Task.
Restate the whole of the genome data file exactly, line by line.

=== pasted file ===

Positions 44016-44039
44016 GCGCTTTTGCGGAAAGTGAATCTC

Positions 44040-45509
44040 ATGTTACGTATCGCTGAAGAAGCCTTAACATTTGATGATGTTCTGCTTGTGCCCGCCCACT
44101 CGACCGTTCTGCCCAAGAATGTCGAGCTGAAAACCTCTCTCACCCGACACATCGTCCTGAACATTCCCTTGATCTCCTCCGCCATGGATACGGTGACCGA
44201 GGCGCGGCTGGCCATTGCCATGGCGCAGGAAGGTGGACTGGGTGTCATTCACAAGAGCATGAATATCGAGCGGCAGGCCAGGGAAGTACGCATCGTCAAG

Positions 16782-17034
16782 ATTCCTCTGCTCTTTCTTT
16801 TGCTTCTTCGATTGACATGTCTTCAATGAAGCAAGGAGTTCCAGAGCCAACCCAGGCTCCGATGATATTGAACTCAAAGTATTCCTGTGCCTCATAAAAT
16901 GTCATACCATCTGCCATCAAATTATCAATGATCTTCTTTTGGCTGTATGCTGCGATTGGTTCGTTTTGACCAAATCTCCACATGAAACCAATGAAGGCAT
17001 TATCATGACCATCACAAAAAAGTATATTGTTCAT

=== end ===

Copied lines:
Positions 44016-44039
44016 GCGCTTTTGCGGAAAGTGAATCTC

Positions 44040-45509
44040 ATGTTACGTATCGCTGAAGAAGCCTTAACATTTGATGATGTTCTGCTTGTGCCCGCCCACT
44101 CGACCGTTCTGCCCAAGAATGTCGAGCTGAAAACCTCTCTCACCCGACACATCGTCCTGAACATTCCCTTGATCTCCTCCGCCATGGATACGGTGACCGA
44201 GGCGCGGCTGGCCATTGCCATGGCGCAGGAAGGTGGACTGGGTGTCATTCACAAGAGCATGAATATCGAGCGGCAGGCCAGGGAAGTACGCATCGTCAAG

Positions 16782-17034
16782 ATTCCTCTGCTCTTTCTTT
16801 TGCTTCTTCGATTGACATGTCTTCAATGAAGCAAGGAGTTCCAGAGCCAACCCAGGCTCCGATGATATTGAACTCAAAGTATTCCTGTGCCTCATAAAAT
16901 GTCATACCATCTGCCATCAAATTATCAATGATCTTCTTTTGGCTGTATGCTGCGATTGGTTCGTTTTGACCAAATCTCCACATGAAACCAATGAAGGCAT
17001 TATCATGACCATCACAAAAAAGTATATTGTTCAT